A massive bronze Henry Wadsworth Longfellow in flowing robes sits on a plinth south of Dupont Circle. Installed in 1909, it was created by Thomas Ball and William Couper, a gift from the Longfellow National Memorial Association, and the first statue in DC honoring an American literary figure.
Longfellow taught at Bowdoin College in Maine and Harvard in Massachusetts; he published poetry, novels, a play, a travelogue, and translations of works from Spanish and Italian. He is best remembered for Evangeline: A Tale of Acadie (1847), The Song of Hiawatha (1855), and Paul Reveres Ride (1860). During his lifetime, he was the countrys best known and most popular poet. He never lived in DC.
Hilary Tham Capital Collection
The Word Works, Inc., PO Box 42164, DC
A former editor-in-chief of The Word Works, and a powerful advocate for local poets, Hilary Tham has been appropriately honored by the press with a publishing line in her name, a line that focuses on publishing books by poets who are notable for their contributions to nonprofit groups or groups that serve the literary community.
Tham was born in Klang, Malaysia, educated at a convent school by Irish nuns, married a Peace Corps volunteer, converted to Judaism, and immigrated to the US in 1971. She was awarded ten Artist-in-Education grants from the Virginia Commission for the Arts, and taught creative writing in grade schools and for The Writers Center.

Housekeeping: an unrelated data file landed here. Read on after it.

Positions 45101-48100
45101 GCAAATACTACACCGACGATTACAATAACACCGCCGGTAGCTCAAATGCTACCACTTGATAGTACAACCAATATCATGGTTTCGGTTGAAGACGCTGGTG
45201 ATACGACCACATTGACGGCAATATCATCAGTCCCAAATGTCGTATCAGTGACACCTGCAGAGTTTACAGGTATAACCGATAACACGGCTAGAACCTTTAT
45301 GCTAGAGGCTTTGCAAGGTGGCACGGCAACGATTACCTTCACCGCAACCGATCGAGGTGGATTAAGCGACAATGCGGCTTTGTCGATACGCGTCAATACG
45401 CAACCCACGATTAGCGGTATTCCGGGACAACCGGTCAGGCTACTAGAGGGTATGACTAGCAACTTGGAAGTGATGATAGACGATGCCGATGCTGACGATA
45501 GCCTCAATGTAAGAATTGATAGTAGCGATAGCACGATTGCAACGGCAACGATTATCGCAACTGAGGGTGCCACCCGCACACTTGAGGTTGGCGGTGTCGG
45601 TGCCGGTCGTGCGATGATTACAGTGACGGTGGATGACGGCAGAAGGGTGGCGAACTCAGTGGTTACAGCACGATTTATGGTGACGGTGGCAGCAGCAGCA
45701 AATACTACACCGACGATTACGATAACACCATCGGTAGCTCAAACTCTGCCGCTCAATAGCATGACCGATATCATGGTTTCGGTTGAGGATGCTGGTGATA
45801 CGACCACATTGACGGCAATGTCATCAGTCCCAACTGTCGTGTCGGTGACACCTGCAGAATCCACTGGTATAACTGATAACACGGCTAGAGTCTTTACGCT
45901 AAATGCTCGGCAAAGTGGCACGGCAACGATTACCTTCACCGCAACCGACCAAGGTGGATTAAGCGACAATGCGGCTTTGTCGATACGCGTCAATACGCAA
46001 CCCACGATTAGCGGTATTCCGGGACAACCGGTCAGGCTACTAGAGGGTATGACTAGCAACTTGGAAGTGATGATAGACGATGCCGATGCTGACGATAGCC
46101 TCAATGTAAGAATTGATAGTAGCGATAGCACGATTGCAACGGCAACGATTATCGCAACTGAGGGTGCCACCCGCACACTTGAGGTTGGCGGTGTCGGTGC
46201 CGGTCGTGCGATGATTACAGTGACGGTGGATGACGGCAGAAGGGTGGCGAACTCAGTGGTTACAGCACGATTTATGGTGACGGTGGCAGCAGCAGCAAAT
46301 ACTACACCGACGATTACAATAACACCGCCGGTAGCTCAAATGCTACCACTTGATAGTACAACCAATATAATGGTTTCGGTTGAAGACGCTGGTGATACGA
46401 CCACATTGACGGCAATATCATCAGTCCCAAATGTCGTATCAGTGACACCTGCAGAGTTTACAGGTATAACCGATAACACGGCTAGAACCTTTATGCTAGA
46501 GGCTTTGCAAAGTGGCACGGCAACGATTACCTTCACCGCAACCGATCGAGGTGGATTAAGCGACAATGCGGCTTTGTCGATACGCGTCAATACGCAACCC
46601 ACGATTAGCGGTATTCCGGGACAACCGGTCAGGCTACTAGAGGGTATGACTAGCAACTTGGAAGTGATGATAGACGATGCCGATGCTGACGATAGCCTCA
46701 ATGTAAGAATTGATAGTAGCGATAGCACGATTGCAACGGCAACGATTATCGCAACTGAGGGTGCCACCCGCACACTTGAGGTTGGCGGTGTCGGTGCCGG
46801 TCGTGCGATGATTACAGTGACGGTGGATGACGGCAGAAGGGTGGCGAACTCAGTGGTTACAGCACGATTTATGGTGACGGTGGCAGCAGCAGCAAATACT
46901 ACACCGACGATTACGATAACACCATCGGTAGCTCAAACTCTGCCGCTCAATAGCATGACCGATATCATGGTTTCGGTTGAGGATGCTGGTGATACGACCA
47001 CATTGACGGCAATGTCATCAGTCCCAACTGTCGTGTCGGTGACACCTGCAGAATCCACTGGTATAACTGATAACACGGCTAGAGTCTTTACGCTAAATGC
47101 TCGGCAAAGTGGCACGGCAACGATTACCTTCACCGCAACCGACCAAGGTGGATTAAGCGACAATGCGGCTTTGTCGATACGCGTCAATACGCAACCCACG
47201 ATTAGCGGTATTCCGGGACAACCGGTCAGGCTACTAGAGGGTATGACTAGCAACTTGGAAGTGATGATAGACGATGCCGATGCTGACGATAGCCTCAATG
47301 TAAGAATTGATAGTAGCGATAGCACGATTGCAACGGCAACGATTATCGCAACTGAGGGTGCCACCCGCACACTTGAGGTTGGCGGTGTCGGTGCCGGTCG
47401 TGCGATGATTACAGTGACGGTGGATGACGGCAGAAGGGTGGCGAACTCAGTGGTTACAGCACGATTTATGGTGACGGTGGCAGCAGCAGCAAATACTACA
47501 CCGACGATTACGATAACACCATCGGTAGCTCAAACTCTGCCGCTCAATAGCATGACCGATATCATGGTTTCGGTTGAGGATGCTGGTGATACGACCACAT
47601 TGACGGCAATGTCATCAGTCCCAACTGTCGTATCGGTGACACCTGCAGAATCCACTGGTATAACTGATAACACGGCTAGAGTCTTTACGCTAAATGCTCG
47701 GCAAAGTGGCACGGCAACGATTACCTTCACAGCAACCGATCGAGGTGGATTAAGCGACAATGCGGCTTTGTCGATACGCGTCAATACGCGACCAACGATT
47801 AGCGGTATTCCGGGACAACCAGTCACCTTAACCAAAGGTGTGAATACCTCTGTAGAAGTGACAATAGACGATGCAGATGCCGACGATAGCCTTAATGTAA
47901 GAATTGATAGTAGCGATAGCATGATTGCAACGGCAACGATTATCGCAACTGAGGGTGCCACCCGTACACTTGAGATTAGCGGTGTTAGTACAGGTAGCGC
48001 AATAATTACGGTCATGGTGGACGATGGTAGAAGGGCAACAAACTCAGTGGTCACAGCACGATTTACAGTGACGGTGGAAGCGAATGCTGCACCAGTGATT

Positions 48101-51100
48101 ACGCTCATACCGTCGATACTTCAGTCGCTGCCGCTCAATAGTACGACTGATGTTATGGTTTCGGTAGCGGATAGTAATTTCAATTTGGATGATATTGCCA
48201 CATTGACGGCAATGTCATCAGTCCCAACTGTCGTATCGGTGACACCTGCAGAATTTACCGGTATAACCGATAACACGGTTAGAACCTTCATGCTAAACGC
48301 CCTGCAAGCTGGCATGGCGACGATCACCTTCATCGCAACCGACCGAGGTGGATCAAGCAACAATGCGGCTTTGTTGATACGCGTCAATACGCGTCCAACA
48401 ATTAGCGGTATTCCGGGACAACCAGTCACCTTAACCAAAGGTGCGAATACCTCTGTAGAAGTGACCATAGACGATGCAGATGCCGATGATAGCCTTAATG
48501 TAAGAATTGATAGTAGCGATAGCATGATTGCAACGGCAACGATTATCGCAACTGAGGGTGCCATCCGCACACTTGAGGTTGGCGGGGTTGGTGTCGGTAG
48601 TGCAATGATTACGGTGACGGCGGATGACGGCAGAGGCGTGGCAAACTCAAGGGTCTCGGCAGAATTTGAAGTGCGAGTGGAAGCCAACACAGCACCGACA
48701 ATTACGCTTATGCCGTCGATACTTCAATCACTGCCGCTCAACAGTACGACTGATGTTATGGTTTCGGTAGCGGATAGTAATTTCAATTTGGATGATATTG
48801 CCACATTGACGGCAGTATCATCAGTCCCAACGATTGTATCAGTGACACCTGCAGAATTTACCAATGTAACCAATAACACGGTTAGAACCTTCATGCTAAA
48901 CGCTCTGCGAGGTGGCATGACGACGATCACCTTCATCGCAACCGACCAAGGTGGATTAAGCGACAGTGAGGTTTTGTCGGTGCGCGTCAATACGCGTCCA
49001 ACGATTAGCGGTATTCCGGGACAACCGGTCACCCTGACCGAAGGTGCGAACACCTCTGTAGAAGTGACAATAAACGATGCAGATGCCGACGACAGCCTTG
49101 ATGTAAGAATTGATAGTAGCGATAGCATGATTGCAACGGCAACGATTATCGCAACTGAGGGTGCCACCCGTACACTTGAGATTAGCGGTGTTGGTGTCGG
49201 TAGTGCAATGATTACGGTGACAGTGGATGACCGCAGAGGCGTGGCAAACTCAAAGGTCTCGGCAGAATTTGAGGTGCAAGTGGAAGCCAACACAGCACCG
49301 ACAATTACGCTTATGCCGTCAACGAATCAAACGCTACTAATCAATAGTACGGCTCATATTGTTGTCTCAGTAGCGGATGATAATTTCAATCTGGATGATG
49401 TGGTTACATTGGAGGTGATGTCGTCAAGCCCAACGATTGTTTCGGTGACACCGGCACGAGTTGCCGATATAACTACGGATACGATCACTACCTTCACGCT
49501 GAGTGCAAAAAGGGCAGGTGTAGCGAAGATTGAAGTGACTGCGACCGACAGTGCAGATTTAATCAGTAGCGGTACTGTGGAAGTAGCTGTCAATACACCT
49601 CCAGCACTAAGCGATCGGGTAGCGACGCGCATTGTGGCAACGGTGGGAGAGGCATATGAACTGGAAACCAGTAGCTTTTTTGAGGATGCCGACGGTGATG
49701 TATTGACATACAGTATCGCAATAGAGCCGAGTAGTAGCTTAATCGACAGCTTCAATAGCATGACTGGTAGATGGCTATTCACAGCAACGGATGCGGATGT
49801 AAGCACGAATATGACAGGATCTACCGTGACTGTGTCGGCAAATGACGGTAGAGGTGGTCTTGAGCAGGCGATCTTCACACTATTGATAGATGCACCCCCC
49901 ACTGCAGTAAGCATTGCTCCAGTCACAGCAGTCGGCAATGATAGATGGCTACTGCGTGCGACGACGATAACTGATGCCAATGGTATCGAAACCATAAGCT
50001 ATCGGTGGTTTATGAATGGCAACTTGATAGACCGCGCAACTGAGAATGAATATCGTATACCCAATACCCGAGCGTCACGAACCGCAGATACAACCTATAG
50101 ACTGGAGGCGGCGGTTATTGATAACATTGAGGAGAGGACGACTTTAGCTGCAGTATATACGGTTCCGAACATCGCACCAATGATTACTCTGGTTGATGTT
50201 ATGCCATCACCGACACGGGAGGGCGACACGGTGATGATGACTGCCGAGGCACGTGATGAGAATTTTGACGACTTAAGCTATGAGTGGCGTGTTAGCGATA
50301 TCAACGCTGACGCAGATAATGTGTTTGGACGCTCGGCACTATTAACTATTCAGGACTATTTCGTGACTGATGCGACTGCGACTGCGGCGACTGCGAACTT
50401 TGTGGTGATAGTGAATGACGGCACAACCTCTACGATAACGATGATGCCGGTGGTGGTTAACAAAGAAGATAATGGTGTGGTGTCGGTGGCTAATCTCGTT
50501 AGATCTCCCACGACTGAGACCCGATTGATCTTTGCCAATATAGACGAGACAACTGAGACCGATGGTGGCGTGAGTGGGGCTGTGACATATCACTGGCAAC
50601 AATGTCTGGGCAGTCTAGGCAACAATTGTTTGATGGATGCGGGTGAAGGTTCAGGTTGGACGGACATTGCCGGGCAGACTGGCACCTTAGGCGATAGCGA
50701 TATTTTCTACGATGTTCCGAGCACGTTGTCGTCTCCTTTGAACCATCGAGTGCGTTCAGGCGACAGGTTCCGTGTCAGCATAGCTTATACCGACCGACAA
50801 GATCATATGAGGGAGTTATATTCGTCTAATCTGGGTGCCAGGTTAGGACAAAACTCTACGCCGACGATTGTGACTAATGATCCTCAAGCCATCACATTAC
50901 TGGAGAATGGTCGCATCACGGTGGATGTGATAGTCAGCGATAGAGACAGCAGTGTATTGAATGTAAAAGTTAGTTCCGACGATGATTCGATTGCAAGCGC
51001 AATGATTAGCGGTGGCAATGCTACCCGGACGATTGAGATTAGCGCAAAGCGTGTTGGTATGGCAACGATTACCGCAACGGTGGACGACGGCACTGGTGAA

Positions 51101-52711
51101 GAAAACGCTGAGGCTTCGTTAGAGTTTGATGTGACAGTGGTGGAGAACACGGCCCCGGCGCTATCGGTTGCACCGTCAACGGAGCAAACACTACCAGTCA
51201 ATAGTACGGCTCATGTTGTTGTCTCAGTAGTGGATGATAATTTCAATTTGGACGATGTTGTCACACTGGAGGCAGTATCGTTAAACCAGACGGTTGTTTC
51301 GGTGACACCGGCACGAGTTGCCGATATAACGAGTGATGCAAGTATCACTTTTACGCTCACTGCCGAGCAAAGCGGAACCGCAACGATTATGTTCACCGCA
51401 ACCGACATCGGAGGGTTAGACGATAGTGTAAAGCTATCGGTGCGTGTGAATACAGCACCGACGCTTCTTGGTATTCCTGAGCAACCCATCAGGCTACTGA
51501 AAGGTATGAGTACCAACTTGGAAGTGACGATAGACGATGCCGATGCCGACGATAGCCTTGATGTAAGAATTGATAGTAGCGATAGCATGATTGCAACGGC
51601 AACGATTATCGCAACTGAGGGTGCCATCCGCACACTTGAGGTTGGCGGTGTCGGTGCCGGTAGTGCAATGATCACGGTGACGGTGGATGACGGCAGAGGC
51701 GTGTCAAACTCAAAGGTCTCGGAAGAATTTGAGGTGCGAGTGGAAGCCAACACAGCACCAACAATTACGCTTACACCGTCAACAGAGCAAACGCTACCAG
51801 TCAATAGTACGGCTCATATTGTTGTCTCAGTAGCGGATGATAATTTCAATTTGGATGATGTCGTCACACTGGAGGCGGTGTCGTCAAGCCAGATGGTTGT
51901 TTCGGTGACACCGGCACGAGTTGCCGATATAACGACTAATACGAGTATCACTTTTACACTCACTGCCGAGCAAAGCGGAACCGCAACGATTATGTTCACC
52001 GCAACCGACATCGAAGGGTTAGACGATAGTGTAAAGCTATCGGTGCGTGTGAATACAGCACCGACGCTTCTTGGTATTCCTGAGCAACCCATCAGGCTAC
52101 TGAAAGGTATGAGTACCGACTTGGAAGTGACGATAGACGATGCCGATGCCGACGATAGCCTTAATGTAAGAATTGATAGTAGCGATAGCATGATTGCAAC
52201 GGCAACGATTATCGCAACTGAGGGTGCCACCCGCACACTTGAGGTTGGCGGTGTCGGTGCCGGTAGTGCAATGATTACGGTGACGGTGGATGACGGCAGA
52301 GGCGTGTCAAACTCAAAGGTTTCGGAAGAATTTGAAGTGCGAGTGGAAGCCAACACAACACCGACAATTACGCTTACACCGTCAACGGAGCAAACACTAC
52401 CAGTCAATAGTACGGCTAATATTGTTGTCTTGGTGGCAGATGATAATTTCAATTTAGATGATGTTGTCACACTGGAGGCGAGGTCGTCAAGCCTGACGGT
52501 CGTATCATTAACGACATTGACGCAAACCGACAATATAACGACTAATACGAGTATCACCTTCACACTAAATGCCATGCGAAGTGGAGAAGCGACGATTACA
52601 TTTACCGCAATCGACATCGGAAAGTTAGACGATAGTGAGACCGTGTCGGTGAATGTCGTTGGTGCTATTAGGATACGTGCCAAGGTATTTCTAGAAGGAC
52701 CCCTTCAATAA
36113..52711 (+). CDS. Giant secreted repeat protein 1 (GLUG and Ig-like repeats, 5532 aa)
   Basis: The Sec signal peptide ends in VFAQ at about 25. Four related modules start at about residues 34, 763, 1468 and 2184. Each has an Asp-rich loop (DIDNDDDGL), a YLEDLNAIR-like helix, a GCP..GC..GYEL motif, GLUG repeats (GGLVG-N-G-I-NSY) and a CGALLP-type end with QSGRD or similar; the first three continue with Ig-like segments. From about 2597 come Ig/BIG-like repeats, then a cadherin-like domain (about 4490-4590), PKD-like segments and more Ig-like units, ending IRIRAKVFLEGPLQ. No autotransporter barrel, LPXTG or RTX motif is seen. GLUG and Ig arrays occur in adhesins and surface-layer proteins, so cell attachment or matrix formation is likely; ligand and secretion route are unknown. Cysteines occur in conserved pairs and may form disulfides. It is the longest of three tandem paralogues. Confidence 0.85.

Tham was poetry editor for the Potomac Review, and co-edited the anthology Winners: A Retrospective of the Washington Prize (1999). She is the author of nine books of poems, including Men & Other Strange Myths (1994), Counting (2000), The Tao of Mrs. Wei (2003), and a memoir, Lane With No Name: Memoirs and Poems of a Malaysian-Chinese Girlhood (1997). She died of cancer at age 58.
Joaquin Miller Cabin
Picnic Area #6, Rock Creek Park, Beach Drive NW, DC
Joaquin Miller, the “Poet of the Sierras,” built his modest log cabin atop Meridian Hill in the late 1860s, now the site of Malcolm X Park. The National Park Service later moved it to a location in Rock Creek Park, where it once served as a meeting place for the Sierra Club, an artists studio, a place to purchase soft drinks and candy, and the site of a reading series sponsored by The Word Works. The cabin is now deteriorating, its walls bowing inward and held up with cross beams that make the inside no longer usable.